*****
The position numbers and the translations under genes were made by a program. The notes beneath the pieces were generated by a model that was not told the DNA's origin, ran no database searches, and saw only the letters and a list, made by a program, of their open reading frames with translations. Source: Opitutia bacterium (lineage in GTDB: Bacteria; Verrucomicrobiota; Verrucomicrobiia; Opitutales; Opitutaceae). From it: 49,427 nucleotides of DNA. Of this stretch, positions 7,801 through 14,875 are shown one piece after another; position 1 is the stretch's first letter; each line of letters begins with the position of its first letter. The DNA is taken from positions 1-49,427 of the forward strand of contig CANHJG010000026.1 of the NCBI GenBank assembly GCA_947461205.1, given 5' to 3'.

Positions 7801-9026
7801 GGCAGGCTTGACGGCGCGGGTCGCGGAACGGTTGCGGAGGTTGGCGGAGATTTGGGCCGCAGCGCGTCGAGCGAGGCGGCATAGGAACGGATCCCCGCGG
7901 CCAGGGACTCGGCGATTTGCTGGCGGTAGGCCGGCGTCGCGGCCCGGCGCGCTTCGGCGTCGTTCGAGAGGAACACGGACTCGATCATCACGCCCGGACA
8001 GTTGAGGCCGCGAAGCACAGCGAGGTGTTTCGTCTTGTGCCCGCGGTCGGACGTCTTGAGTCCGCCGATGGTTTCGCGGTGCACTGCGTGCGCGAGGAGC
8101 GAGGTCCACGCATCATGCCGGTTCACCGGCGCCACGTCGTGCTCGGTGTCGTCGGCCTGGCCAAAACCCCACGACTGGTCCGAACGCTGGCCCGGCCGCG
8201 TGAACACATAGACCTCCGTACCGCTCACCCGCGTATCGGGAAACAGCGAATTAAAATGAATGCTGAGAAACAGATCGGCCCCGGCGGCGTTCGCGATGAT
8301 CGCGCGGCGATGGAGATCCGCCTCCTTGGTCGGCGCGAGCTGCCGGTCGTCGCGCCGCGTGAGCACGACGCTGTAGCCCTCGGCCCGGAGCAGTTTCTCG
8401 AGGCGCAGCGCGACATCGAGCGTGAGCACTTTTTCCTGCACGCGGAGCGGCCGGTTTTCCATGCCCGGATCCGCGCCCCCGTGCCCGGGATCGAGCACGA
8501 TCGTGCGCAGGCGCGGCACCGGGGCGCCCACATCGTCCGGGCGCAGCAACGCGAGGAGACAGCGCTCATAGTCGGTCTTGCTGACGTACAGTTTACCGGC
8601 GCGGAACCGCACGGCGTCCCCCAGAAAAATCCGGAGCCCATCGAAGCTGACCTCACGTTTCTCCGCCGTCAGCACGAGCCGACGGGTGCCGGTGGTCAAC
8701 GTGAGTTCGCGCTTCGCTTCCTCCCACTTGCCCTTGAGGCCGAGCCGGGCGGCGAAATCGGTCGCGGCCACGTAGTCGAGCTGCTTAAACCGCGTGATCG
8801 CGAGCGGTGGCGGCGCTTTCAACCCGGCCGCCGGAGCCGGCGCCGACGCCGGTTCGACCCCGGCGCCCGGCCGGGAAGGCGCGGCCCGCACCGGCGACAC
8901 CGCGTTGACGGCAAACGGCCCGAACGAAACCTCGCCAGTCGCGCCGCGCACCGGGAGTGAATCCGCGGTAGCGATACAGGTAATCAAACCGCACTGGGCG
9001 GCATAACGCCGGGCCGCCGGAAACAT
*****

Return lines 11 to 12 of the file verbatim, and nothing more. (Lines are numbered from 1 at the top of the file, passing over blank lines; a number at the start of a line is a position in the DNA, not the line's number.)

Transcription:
8601 GCGGAACCGCACGGCGTCCCCCAGAAAAATCCGGAGCCCATCGAAGCTGACCTCACGTTTCTCCGCCGTCAGCACGAGCCGACGGGTGCCGGTGGTCAAC
8701 GTGAGTTCGCGCTTCGCTTCCTCCCACTTGCCCTTGAGGCCGAGCCGGGCGGCGAAATCGGTCGCGGCCACGTAGTCGAGCTGCTTAAACCGCGTGATCG